6. A stranded electrical conductor comprising a plurality of overlying layers of helically extending strands initially having cross sections such that deep valleys exist on the outer surwhich layers have been individually compacted to compress and change the shape of the strands and give to each such layer throughout its entire periphery a substantially smooth outer surface free from deep valleys.
7. A stranded electrical conductor comprising a core and a plurality 'of overlying layers of strands, the strands in at least several of said layers initially having cross sections such that deep valleys exist on the outer surfaces of the layers, which layers have been individually compacted to compress and change the shape of the strands and give to each such layer throughout its entire periphery a substantially smooth outer surface free from deep valleys.
8. A stranded electrical conductor comprising a core and a plurality of overlying layers of strands initially having cross sections such that deep valleys exist on the outer surfaces of the layers, at least several of said layers having been individually compacted to compress and change the shape of the strands and give to each such layer throughout its entire periphery a substantially smooth outer surface free from deep valleys.
9. A stranded, sector-shaped electrical conductor comprising a core and a plurality of overlying layers of strands initially having cross sections such that the outer surfaces of the layers have deep valleys, said strands having been rolled layer by layer along both the minor and major axes of a transverse section to provide each layer with uniformly even and smoothly rounded edges free from deep valleys.
10. A stranded, sector-shaped. electrical conductor comprising a core and a plurality of overlying layers of helically arranged strands initially having shapes such that deep valleys exist on the layer surfaces, said strands having been compacted under pressure layer by layer to change the shapes of the strands and provide each layer with a smoothly formed outer surface free from deep valleys, said conductor having uniformly even and smoothly rounded edges and a volume efficiency greater than 85%.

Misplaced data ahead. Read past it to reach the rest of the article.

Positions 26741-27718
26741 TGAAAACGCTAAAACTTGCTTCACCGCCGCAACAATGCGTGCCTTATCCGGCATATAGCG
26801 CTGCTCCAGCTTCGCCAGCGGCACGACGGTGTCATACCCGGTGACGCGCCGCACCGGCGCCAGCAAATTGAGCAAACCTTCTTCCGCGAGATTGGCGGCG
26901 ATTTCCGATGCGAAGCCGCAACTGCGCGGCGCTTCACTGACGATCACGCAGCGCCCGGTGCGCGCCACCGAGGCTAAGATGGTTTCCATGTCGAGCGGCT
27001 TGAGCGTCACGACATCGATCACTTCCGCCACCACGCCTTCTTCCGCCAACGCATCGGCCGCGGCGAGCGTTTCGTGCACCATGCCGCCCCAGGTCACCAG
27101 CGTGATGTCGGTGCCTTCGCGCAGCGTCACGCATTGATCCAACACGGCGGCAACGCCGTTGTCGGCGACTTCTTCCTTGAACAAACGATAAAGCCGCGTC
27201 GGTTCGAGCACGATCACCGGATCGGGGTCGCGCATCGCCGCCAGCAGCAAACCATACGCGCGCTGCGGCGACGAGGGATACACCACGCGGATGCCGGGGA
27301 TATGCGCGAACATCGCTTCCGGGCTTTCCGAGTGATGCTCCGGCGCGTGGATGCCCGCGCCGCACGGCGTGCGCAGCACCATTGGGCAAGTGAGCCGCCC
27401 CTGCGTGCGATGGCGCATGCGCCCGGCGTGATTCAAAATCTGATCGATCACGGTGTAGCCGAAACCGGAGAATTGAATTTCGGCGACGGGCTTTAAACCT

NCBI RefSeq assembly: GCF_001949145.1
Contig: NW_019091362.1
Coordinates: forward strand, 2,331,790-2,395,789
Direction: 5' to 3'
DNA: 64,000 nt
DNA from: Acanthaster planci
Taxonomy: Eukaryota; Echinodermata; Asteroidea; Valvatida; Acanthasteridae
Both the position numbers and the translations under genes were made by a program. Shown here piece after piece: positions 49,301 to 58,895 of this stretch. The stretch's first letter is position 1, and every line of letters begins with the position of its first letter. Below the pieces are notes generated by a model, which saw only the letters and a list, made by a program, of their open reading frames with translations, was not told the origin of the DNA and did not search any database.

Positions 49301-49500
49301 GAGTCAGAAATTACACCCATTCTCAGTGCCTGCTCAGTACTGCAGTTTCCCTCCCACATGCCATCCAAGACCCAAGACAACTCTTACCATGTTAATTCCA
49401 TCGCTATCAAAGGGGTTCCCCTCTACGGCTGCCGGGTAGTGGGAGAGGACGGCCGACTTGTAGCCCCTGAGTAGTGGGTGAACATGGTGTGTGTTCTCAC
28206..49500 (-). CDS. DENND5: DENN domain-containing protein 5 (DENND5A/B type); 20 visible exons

11. An electrical cable comprising an insulated conductor enclosed in ,a sheath, said conductor comprising a core and a plurality of overlying layers of strands initially having cross sections such that deep valleys exist on the outer surfaces of the layers, which layers have been individually compacted to compress and change the shape of the strands and give to each such layer throughout its entire periphery a substantially smooth outer surface free from deep valleys.
12. A multiple conductor electrical cable comprising a plurality of insulated conductors enclosed in a sheath, each conductor comprising a plurality ofoverlying layers of helically laid wires initially having cross sections such that the outer surfaces of the layers have deep valleys, said wires having been compacted irirsitu layer by layer to materially alter the individual wire shapes and provide each layer with a smoothly formed outer surface free from deep -valleys.
13. The method of manufacturing a stranded electrical conductor having a core of electrically conductive material and a plurality of overlying layers of conducting strands initially i having, shapes such that deep valleys would exist on the outer surfaces of the layers, which method comprises compacting the strands layer by layer -to alter their, shapes and provide the layers throughout. their entire peripheries with substantially smoothouter surfaces free from deep,